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AROUND THE STATE

Pataki gives Bloomberg endorsement for mayor

NEW YORK (AP) -- Gov. George E. Pataki endorsed Republican mayoral candidate Michael Bloomberg on Wednesday, saying he is the right person to help rebuild the city.

"Beginning Jan. 1, we need a strong leader," Pataki told a Manhattan news conference. "And that's Mike Bloomberg."

Bloomberg, a media mogul and first-time candidate, said: "I am thrilled to have the governor's endorsement. There is nothing more important than the state and city working together to move forward."

The Pataki endorsement could lend credibility to a campaign that polls show is trailing far behind Democratic candidate Mark Green.

A poll out Wednesday from the Quinnipiac University Polling Institute had Green ahead of Bloomberg, 51 percent to 35 percent, among the city's registered voters.

Mayor Rudolph W. Giuliani, also a Republican, has yet to make an endorsement in the race.

Subway to limit information about suspicious packages

NEW YORK (AP) -- A rash of unfounded anthrax scares on the subways and other forms of mass transit led officials at the Metropolitan Transportation Authority to limit the amount of information made public in such cases.

The decision was aimed at protecting its 4.3 million daily subway riders and other commuters, MTA spokesman Tom Kelly said Wednesday. The MTA feared that word of repeated hoaxes would lead jaded riders to ignore potentially dangerous situations, he said.

"You should not be self-conscious about going to the police and telling them about something suspicious," Kelly said. "Don't be reluctant because, God forbid, it could be dangerous."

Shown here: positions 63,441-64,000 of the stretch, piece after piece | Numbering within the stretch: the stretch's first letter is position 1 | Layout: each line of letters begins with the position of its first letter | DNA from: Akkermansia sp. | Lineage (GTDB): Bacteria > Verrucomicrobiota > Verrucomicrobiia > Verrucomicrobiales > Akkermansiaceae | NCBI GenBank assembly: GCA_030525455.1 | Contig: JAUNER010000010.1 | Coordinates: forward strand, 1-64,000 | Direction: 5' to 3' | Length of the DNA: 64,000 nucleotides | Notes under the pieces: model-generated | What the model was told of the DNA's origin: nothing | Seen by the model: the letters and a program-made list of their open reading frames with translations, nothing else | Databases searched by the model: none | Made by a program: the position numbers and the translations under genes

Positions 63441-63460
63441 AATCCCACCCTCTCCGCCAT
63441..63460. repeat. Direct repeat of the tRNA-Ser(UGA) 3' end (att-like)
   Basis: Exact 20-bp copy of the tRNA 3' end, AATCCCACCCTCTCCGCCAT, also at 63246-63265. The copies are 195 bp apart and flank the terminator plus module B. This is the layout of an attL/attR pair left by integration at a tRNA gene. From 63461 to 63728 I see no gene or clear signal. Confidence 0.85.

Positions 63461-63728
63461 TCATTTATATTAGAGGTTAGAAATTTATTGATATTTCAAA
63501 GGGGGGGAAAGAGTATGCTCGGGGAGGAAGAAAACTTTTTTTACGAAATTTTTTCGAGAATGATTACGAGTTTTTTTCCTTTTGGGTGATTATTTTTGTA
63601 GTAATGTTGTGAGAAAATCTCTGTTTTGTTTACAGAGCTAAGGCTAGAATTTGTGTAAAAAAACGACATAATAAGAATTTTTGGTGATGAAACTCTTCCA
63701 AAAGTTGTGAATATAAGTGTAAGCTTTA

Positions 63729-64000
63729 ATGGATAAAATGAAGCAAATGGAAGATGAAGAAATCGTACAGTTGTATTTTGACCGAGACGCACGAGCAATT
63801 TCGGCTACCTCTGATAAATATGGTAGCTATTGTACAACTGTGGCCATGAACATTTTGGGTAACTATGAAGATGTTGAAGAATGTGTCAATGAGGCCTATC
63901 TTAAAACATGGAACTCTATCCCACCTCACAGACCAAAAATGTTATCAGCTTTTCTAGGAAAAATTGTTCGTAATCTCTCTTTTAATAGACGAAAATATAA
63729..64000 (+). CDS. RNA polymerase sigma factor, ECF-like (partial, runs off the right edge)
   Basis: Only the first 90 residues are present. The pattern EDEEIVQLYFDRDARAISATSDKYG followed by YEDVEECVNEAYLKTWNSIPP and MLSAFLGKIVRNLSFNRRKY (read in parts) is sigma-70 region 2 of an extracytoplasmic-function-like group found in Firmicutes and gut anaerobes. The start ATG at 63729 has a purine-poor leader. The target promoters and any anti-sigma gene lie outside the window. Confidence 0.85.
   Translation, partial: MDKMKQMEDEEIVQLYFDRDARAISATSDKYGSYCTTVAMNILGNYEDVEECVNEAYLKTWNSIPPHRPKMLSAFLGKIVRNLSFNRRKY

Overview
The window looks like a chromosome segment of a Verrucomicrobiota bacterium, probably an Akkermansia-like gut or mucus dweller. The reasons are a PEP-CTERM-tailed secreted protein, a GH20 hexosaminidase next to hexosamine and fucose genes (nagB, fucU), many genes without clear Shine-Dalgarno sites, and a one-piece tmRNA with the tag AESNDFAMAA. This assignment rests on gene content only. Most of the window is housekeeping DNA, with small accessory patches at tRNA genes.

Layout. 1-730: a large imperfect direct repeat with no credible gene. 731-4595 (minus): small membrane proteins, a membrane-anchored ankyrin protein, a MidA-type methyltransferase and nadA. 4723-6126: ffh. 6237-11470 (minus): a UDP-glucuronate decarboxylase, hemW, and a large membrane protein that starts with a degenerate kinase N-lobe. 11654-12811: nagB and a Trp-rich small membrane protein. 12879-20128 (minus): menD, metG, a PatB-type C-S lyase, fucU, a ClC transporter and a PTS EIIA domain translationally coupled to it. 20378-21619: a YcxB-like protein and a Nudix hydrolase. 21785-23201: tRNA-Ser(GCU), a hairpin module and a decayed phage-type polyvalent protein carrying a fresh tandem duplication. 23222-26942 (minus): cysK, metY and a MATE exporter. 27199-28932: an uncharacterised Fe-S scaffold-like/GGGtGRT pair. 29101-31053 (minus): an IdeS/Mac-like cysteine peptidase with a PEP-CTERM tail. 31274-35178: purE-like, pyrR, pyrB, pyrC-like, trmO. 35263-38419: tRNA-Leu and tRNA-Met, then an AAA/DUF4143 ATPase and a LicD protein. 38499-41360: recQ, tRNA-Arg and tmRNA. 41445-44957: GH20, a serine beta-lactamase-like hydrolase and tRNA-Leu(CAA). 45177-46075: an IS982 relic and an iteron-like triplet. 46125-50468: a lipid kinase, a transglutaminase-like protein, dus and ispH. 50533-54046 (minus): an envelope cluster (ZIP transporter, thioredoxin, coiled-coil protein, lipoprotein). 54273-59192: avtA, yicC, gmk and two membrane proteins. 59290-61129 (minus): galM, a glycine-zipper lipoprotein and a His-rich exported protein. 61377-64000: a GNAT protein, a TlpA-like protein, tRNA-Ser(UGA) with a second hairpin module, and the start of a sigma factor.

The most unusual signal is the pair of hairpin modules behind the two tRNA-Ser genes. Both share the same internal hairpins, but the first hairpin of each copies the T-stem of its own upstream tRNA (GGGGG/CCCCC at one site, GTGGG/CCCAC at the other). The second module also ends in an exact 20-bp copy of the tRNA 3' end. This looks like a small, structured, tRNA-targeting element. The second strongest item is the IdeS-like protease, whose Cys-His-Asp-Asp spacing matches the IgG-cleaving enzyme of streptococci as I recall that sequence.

The recent incidents in the subway system included an hourlong delay after a bit of white powder turned out to be powdered sugar. Kelly said the MTA would still provide the causes of delays, but not the specifics of unfounded reports.

"If there's a suspicious substance or package, that's what we're telling people," Kelly said. "We're not getting into what was in the package or what the substance was."

Attica victims group blasts ex-convict's talk at college

CORTLAND (AP) -- A former convict who served three years behind bars for killing a guard during the 1971 Attica prison riots is drawing fire for agreeing to speak at a state college symposium on prison reform.

The Forgotten Victims of Attica, a relatives group, contends that John Hill is the wrong person to address Friday's gathering at Cortland State College in central New York.

Hill was convicted of beating William Quinn to death during the nation's deadliest prison uprising and was given a life sentence in 1975. Gov. Hugh Carey commuted the sentence to 20 years to life in 1976, and Hill, who maintained his innocence, was released on parole two years later.

"He wouldn't have a case to make (about prison reform) if it wasn't for Gov. Carey," Quinn's daughter, Deanne Quinn Miller, said in Wednesday's Rochester Democrat and Chronicle. "He would still be in prison."

The symposium's organizers chose Hill to talk about prison issues because he is an author and a prison reform activist, said John Ryder, dean of arts and sciences at Cortland.

Thirty-two inmates and 11 prison employees were killed at Attica. All but four were shot to death when State Police retook the prison after a four-day standoff.

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